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If gardening isn’t already one of your favorite at-home hobbies for the spring and summer seasons, you may want to consider giving it a try. It’s a great way to spend time outside, it can reap some yummy rewards if you decide to grow produce, and there are so many different ways to set one up that anyone with a small patch of yard or even a balcony can start one. Think it’s too late in the summer to start? It’s not, especially when you choose transplants (plants that have already been grown) or crops that are harvested in the fall. Whether you’re ready to get started or just want to upgrade your current garden, keep reading for our top tips. 

Set your plants up for success

Before you begin, make sure you have the tools you need. The basics include gloves, a hand trowel, a spade, a rake, a hoe, a long hose with an adjustable nozzle, and a wheelbarrow. If you’re using raised beds or containers for your garden, you’ll need to get those in advance. Just make sure any containers you’re using have a hole in the bottom for drainage, then add a layer of rocks at the bottom to prevent soil from also falling out.

Pick the best spot for your garden based on what you’re going to grow and how much sunlight the plants need to get – most vegetables need six to eight hours per day! You can plant directly into the ground or use raised beds if you have some extra space in your yard. In a smaller space, use containers like buckets, pots, or barrels for planting. 

Choose the right plants for your region and time of year 

To grow a successful garden, you first need to choose plants that will thrive in the environment you’ve set up. This tool will help you figure out what plants will grow in your area, and when to plant them. If you’re planting from seed, the seed packet will also provide some good information regarding when to plant the seeds for the highest chance of success. You can also check with your local garden center for advice. 

Next, decide what to grow based on your preferences. If you’re growing produce, consider what regional produce you will cook with most often. If you’re a gardening beginner, you may want to stick to plants that are hearty and easy to grow, like tomatoes, cucumbers, and herbs such as basil.

Keep your growing plants healthy

The most important thing to remember when keeping a late-summer garden healthy? Water! When it’s extremely hot outside it’s almost impossible to over-water your plants, especially if they’re planted directly in the ground. You’ll know your plants need to be watered if their soil is dry to the touch and you have trouble pushing your fingers into it. With the correct amount of water, the soil will be damp, not flooded. Try to water your plants in the morning so the leaves can dry off before the sun has risen, and aim to water the roots, not the leaves – wet leaves can be damaged by the sun.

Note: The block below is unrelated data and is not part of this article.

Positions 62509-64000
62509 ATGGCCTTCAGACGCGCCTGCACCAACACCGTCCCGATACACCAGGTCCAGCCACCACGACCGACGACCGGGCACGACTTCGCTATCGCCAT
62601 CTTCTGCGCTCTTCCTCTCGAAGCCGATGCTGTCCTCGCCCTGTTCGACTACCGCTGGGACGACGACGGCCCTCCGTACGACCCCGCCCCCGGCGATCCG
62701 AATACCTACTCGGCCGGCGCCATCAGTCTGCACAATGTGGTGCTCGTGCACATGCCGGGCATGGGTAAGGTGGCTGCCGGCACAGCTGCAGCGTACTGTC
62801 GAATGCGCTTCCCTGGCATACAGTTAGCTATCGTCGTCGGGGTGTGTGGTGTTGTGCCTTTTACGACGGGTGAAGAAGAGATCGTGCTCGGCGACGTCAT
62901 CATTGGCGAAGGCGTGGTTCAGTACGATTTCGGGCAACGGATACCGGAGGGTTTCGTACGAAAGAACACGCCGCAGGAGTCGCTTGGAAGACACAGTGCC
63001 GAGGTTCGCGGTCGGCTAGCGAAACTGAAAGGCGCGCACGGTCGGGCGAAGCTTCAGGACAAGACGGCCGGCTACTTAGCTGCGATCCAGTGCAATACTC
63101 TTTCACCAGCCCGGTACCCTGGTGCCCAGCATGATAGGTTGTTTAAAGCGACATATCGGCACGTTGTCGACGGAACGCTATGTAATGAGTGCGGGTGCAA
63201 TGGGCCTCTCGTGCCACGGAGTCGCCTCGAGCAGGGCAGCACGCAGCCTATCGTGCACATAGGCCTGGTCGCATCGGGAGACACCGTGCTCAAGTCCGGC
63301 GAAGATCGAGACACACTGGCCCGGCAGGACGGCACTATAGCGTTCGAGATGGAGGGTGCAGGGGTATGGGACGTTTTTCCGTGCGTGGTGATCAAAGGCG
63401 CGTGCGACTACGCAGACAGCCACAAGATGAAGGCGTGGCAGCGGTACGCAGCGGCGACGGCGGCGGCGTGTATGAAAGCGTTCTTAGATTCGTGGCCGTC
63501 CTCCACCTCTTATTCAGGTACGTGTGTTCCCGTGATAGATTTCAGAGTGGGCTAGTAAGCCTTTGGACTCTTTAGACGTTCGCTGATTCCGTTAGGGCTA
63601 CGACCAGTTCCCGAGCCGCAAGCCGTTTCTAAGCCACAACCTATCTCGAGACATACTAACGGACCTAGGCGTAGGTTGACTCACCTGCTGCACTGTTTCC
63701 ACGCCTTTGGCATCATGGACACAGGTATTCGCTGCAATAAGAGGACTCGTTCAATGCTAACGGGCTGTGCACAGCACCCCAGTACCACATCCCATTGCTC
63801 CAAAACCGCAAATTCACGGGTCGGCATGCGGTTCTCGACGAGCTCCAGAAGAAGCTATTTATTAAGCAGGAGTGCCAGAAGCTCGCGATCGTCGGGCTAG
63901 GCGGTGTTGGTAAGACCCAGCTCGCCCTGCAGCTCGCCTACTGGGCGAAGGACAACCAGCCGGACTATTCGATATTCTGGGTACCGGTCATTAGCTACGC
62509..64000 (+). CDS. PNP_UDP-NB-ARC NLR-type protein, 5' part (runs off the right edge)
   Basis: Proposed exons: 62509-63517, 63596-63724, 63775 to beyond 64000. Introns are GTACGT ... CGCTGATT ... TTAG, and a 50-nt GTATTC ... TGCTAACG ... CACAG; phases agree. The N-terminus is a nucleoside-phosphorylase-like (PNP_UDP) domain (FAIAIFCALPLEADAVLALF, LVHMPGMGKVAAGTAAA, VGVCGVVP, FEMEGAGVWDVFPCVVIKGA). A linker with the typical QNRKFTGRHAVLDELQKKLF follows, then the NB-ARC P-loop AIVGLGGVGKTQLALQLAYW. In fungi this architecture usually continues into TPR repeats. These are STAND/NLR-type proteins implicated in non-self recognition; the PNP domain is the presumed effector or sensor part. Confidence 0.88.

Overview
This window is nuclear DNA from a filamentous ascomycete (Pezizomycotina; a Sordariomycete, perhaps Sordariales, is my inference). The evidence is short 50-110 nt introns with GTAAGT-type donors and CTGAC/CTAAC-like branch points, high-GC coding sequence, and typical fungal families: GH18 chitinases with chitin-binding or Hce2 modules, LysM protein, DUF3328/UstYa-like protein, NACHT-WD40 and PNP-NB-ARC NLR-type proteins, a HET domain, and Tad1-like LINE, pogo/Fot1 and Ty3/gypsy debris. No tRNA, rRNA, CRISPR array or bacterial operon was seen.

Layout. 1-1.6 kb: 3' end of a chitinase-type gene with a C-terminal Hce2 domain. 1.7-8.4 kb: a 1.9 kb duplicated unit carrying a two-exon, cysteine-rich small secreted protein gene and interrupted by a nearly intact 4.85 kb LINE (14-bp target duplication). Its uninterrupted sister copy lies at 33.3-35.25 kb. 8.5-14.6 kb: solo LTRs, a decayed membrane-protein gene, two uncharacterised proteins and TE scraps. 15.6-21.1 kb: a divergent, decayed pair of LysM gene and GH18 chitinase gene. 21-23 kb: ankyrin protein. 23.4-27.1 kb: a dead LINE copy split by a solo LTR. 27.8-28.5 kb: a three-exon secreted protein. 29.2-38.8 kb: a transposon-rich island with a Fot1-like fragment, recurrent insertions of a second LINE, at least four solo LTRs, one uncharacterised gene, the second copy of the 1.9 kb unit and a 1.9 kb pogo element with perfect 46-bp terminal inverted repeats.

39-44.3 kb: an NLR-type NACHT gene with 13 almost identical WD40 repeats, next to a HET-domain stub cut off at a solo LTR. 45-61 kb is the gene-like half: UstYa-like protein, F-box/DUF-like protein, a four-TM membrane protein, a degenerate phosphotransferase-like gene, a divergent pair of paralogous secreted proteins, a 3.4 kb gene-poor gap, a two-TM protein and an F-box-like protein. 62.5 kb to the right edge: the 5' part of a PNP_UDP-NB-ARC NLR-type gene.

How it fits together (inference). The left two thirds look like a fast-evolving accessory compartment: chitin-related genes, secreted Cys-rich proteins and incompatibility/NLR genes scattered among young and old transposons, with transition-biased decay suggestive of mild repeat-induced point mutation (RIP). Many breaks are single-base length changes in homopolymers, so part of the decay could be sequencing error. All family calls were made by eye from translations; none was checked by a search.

Get a workout, not an injury

Gardening might seem like a hobby that’s easy on your body, but it can actually be quite strenuous – especially if you’re doing a lot of digging or lifting heavy rocks. While the activity is great for your health and fitness, you should take precautions to avoid hurting yourself. 

Warm up like you would before any physical activity. Take plenty of breaks during your work, especially if your gardening forecast includes high temperatures or humidity – in which case you should also remember to drink plenty of water. Use tools like a wheelbarrow, or help from other people, to lift and move heavy objects. Wear the right footwear with plenty of support and protection (no flip-flops!). Remember to bend at the hips and knees to avoid back strain, which is a common complaint for gardeners.

One last important safety tip – if you’re digging, remember to call the digger’s hotline in your area to check that you won’t come into contact with any utility lines. 

Make sure your insurance policy covers your garden

Not only does a garden provide a fun and healthy way to spend some time outdoors, it can also have a surprising amount of monetary value once you add up the gardening tools, furniture, plants, and fencing you might have. A storm or a burglary could ruin many expensive items, not to mention weeks or months of your work. Let’s make sure you’re covered if that happens. 

A home insurance policy will cover your garden if it’s considered a “permanent feature” of your home, and this coverage usually includes acts of God, like storms, snow, high winds, or other occurrences out of your control (such as a falling tree or items from a neighbor’s property blowing into your yard and causing damage). Contact us to find out if your policy covers your garden, and what incidents specific carriers consider “acts of God”. To get coverage for items that are not permanent fixtures, they would likely need to be included on your homeowner’s contents list.

Theft should be covered under your comprehensive homeowner’s insurance policy and it’s more common than you might think, since a garden shed is easier to break into than a home. Another thing to consider is liability – if someone gets hurt in your garden you are liable for their injuries. Make sure your homeowners policy includes coverage for these situations. 

Now you have the information you need to start your garden, keep it growing and protect it – go out there and get planting! If you have questions about the protection provided under your current homeowner’s policy, SBI would love to help. Fill out the form below to get started.

Author Tim Bauer

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